Ghrelin, an orexigenic hormone released from the empty stomach, provides a gut–brain signal that promotes many appetitive behaviours, including anticipatory and goal-directed behaviours for palatable treats high in sugar and/or fat. In the present study, we aimed to determine whether ghrelin is able to influence and/or may even have a role in binge-like eating behaviour in rodents. Accordingly, we used a palatable scheduled feeding (PSF) paradigm in which ad lib. chow-fed rodents are trained to ‘binge’ on a high-fat diet (HFD) offered each day for a limited period of 2 hours. After 2 weeks of habituation to this paradigm, on the test day and immediately prior to the 2-hour PSF,rats were administered ghrelin or vehicle solution by the i.c.v. route. Remarkably and unexpectedly, during the palatable scheduled feed, when rats normally only binge on the HFD, those injected with i.c.v. ghrelin started to eat more chow and chow intake remained above baseline for the rest of the 24-hour day. We identify the ventral tegmental
area (VTA) (a key brain area involved in food reward) as a substrate involved because these effects could be reproduced, in part, by intra-VTA delivery of ghrelin.
Fasting, which increases endogenous ghrelin, immediately prior to a palatable schedule feed also increased chow intake during/after the schedule feed but, in contrast to ghrelin injection, did not reduce HFD intake. Chronic continuous central ghrelin infusion over several weeks enhanced binge-like behaviour in palatable schedule fed rats.
Over a 4-week period, GHS‐R1A‐KO mice were able to adapt and maintain large meals of HFD in a manner similar to wild-type mice, suggesting that ghrelin signalling may not have a critical role in the acquisition or maintenance in this kind of feeding behaviour. In conclusion, ghrelin appears to act as a modulating factor for binge‐like eating behaviour
by shifting food preference towards a more nutritious choice (from HFD to chow), with these effects being somewhat divergent from fasting.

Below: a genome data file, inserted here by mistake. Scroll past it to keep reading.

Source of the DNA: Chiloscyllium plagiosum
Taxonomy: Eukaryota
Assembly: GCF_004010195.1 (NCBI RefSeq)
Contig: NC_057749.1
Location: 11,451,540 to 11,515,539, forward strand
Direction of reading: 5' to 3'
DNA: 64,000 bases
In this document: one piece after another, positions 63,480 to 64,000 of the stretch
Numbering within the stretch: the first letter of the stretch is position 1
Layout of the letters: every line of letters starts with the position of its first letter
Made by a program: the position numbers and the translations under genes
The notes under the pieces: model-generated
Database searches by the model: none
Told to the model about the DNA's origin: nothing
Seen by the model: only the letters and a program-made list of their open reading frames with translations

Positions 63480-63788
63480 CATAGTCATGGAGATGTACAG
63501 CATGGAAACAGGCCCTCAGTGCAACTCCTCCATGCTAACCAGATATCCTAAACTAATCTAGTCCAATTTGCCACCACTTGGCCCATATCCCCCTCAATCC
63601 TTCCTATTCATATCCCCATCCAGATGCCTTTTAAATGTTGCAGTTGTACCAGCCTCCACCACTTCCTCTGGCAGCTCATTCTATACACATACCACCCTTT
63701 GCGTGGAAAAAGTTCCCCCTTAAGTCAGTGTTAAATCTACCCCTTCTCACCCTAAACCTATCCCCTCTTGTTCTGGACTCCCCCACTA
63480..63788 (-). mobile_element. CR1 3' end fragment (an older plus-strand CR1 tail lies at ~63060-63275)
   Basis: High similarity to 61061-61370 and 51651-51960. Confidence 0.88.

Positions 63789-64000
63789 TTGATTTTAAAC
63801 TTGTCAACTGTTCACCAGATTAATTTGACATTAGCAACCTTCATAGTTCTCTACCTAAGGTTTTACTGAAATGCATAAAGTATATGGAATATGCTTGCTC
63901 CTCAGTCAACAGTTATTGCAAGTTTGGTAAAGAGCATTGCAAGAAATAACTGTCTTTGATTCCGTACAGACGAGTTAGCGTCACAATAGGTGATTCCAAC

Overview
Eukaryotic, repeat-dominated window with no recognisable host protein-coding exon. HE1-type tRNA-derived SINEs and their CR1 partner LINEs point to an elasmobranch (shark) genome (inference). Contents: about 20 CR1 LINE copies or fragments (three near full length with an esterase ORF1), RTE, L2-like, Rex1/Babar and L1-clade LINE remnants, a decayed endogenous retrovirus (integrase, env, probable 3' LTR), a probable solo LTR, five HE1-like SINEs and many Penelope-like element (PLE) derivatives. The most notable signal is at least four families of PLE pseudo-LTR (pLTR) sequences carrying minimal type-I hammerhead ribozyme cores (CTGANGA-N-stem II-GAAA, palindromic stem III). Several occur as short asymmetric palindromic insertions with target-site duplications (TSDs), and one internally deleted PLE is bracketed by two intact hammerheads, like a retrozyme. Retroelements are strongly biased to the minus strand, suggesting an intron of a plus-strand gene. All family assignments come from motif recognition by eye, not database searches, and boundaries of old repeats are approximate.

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Beyond carrots and sticks: Europeans support health nudges

Lucia A. Reisch , Cass R. Sunstein  and Wencke Gwozdz

Food Policy 69 (2017) 1-10

All over the world, nations are using ‘‘health nudges” to promote healthier food choices and to reduce the health care costs of obesity and non-communicable diseases. In some circles, the relevant reforms are controversial. On the basis of nationally representative online surveys, we examine whether Europeans favour such nudges. The simplest answer is that majorities in six European nations (Denmark, France, Germany, Hungary, Italy, and the UK) do so. We find majority approval for a series of nudges, including educational messages in movie theaters, calorie and warning labels, store placement promoting healthier food, sweet-free supermarket cashiers and meat-free days in cafeterias. At the same time, we find somewhat lower approval rates in Hungary and Denmark. An implication for policymakers is that citizens are
highly likely to support health nudges. An implication for further research is the importance of identifying the reasons for cross-national differences, where they exist.